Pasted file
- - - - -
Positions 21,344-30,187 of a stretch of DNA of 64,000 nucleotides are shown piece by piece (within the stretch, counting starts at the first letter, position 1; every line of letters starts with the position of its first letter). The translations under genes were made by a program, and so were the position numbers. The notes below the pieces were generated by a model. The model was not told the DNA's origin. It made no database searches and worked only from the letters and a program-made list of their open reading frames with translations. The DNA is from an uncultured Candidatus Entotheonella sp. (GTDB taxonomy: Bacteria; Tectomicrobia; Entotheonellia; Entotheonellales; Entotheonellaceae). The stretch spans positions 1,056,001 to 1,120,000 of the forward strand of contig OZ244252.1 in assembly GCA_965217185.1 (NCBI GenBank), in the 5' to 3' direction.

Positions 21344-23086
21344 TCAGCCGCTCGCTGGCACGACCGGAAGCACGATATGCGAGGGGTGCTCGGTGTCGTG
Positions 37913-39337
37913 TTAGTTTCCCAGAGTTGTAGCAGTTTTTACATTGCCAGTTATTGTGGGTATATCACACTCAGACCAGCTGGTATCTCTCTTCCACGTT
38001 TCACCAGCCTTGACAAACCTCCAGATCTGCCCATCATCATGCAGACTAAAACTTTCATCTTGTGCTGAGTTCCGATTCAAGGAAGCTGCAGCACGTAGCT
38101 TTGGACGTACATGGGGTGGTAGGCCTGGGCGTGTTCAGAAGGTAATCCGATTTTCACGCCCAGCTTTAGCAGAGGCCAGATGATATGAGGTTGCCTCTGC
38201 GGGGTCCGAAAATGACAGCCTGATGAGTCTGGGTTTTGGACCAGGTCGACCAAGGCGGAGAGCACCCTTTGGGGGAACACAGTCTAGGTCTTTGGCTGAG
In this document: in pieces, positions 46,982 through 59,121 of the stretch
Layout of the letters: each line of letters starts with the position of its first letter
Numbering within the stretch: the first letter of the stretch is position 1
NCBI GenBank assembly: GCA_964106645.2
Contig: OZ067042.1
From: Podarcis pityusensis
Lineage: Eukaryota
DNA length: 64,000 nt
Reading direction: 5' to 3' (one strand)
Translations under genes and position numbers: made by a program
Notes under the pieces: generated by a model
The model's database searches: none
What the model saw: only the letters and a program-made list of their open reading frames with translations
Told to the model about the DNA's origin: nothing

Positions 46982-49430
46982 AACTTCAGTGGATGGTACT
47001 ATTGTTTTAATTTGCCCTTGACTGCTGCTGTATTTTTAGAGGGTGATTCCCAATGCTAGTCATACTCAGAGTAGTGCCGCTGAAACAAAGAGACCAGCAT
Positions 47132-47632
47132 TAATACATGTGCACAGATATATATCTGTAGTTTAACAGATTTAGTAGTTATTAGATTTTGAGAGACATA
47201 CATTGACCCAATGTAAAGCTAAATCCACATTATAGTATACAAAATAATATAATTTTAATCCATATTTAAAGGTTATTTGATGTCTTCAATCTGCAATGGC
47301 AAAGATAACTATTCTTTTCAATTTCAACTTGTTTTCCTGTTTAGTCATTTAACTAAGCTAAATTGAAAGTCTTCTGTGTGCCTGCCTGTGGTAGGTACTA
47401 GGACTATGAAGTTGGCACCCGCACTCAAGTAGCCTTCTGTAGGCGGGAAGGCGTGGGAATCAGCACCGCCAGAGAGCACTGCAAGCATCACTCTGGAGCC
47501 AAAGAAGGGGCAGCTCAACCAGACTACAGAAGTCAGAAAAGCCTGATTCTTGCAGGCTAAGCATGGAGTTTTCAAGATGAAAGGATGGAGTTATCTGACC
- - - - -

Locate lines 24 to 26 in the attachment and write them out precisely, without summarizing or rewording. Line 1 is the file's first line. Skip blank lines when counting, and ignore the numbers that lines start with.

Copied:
46982 AACTTCAGTGGATGGTACT
47001 ATTGTTTTAATTTGCCCTTGACTGCTGCTGTATTTTTAGAGGGTGATTCCCAATGCTAGTCATACTCAGAGTAGTGCCGCTGAAACAAAGAGACCAGCAT
Positions 47132-47632